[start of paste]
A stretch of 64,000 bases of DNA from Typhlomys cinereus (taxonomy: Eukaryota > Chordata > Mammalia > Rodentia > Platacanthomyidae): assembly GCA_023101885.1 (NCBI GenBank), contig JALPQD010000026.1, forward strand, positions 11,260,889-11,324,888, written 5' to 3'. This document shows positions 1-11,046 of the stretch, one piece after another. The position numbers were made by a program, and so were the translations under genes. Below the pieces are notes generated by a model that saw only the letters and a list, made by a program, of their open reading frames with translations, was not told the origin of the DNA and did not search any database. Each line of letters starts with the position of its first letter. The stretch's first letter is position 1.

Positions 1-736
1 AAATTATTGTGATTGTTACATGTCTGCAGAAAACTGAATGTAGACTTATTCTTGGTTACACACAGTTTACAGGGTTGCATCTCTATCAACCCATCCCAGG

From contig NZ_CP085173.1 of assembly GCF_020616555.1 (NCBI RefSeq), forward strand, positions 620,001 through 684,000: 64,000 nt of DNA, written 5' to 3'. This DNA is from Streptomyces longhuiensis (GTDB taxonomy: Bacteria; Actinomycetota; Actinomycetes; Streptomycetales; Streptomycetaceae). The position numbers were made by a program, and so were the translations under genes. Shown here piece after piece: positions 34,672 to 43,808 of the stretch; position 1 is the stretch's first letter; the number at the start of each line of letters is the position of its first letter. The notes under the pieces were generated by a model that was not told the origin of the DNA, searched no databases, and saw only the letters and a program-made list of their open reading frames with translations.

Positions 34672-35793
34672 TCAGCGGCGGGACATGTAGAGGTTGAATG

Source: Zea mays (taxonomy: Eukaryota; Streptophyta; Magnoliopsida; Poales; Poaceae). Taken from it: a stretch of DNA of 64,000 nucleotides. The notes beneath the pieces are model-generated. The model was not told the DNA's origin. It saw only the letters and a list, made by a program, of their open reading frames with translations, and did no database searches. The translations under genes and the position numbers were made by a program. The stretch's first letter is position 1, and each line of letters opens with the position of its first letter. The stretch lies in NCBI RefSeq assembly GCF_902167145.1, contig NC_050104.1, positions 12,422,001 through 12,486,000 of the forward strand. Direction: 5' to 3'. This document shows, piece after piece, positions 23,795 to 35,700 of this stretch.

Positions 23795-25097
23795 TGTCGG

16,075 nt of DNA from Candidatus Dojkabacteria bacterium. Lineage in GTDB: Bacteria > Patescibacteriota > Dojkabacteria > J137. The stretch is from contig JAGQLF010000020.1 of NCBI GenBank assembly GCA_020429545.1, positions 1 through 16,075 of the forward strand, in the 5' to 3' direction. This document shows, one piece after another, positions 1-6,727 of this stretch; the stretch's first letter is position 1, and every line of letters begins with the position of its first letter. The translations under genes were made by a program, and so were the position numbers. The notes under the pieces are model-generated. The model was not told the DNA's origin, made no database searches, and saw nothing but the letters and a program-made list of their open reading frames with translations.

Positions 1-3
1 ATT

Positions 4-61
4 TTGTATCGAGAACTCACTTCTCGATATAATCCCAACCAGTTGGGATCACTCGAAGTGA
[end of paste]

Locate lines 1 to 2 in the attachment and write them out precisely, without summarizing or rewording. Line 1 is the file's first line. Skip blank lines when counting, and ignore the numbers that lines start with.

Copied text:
A stretch of 64,000 bases of DNA from Typhlomys cinereus (taxonomy: Eukaryota > Chordata > Mammalia > Rodentia > Platacanthomyidae): assembly GCA_023101885.1 (NCBI GenBank), contig JALPQD010000026.1, forward strand, positions 11,260,889-11,324,888, written 5' to 3'. This document shows positions 1-11,046 of the stretch, one piece after another. The position numbers were made by a program, and so were the translations under genes. Below the pieces are notes generated by a model that saw only the letters and a list, made by a program, of their open reading frames with translations, was not told the origin of the DNA and did not search any database. Each line of letters starts with the position of its first letter. The stretch's first letter is position 1.

Positions 1-736